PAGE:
Join the discourse: https://publicdiscourse.unc.edu/join-the-discourse Discussions of contemporary America often focus on the perceived differences between rural and urban residents. Are the lives and interests of rural and urban Americans really all that different? How can city-dwellers, suburbanites, and rural residents better understand each other? For this Abbey Speaker Series event, and as part of this year's Public Discourse and Democracy theme, the UNC Program for Public Discourse convened a panel of experts to discuss how citizens can better understand and bridge the rural-urban divide. This event was co-sponsored by the Arete Initiative, part of the Kenan Institute for Ethics at Duke University. The panel featured: Samar Ali is Co-Chair of the Project on Unity & American Democracy and a Research Professor of Law and Political Science at Vanderbilt University, where she works at the intersection of national security, economic development, and human rights. Originally from the small town of Waverly, Tennessee, Ali credits her experience growing up there with teaching her how to connect with humanity and understand the responsibility that comes with being part of a lifelong community. Chris Arnade is a writer and photographer who covers addiction and poverty in the United States of America. After receiving a PhD in Physics from Johns Hopkins University, Arnade worked on Wall Street for twenty years before exiting the industry in 2012 to begin documenting addiction in the Bronx. Since then, his work has appeared in numerous publications, including The Guardian, The New York Times, and others. His most recent book, Dignity: Seeking Respect in Back Row America, explores poverty and addiction throughout the United States and the divide between the country’s upwardly mobile “Front Row” and those lacking the necessary credentials and advantages. Elizabeth Corey is the Honors Program Director and Associate Professor of Political Science in the Honors Program at Baylor University, where she teaches courses on political science and great texts in the university’s Interdisciplinary Core. Her writing concerns what it means to be a traditionalist in a progressive society and has appeared in a broad range of publications, including First Things, National Affairs, and The Wall Street Journal. Her recent writings for Law & Liberty deal with the meaning of civility - and its necessity - in times of political polarization. Event Moderator: Marc Hetherington is the Raymond H. Dawson Distinguished Bicentennial Professor of Political Science at the University of North Carolina at Chapel Hill. His focus is on the American electorate and the polarization of public opinion. Previously, he taught at the Paris Institute of Political Studies, Vanderbilt University, and Bowdoin College. Hetherington has published several books and over a dozen articles in academic journals. His most recent book, Prius Or Pickup? How the Answers to Four Simple Questions Explain America’s Great Divide, co-written with fellow UNC faculty member Dr. Jonathan Weiler, explores the psychological aspects of the United States’ deadlocked politics.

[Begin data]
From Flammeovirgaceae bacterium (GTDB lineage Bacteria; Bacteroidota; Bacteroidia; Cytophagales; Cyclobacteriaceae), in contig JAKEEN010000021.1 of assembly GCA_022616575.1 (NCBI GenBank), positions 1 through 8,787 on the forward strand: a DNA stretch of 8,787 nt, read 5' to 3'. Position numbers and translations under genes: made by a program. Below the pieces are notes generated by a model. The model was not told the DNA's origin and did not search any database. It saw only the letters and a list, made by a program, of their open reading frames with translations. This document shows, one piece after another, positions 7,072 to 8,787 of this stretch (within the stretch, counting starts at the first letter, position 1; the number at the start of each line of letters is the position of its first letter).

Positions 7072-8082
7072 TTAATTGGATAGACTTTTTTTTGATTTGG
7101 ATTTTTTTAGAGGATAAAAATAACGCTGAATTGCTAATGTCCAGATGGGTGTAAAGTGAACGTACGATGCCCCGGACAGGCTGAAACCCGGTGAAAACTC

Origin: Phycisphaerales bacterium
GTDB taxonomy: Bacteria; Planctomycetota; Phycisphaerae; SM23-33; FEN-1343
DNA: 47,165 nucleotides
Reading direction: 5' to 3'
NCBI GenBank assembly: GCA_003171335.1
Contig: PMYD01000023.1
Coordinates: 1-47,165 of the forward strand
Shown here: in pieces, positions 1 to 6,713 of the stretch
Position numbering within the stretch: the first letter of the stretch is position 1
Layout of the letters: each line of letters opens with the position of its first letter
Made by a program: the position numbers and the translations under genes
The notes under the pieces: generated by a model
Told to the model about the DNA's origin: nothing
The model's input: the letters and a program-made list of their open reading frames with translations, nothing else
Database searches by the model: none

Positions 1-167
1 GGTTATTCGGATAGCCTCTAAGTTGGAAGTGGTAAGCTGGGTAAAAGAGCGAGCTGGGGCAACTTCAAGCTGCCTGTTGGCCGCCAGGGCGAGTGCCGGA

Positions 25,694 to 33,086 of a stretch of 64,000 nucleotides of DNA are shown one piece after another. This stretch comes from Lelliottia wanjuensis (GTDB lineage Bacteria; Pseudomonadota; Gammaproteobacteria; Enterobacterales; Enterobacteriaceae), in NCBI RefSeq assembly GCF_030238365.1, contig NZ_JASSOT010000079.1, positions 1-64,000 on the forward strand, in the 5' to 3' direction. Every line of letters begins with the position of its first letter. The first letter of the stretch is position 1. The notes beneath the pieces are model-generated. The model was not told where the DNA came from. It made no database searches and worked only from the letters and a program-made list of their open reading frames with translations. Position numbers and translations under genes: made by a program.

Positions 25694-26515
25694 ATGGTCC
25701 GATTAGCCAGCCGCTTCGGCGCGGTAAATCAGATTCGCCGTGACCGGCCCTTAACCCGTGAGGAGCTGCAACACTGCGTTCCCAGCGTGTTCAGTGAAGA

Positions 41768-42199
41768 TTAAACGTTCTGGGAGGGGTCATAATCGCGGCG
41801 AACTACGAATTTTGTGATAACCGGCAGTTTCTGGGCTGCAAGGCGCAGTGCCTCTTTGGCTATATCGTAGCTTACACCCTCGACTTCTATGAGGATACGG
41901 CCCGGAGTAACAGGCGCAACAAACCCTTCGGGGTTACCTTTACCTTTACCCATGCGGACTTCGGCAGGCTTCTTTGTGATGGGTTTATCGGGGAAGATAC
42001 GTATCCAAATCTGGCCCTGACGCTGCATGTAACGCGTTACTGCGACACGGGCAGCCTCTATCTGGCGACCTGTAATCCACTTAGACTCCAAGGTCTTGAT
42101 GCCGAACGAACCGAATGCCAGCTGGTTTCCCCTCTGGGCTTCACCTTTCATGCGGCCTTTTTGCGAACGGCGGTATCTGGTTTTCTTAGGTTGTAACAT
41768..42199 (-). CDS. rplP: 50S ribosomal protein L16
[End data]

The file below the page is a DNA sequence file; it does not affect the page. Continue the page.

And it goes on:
November 09, 2021
Abbey Speaker Series: Social Media and Democracy – Helping or Hurting?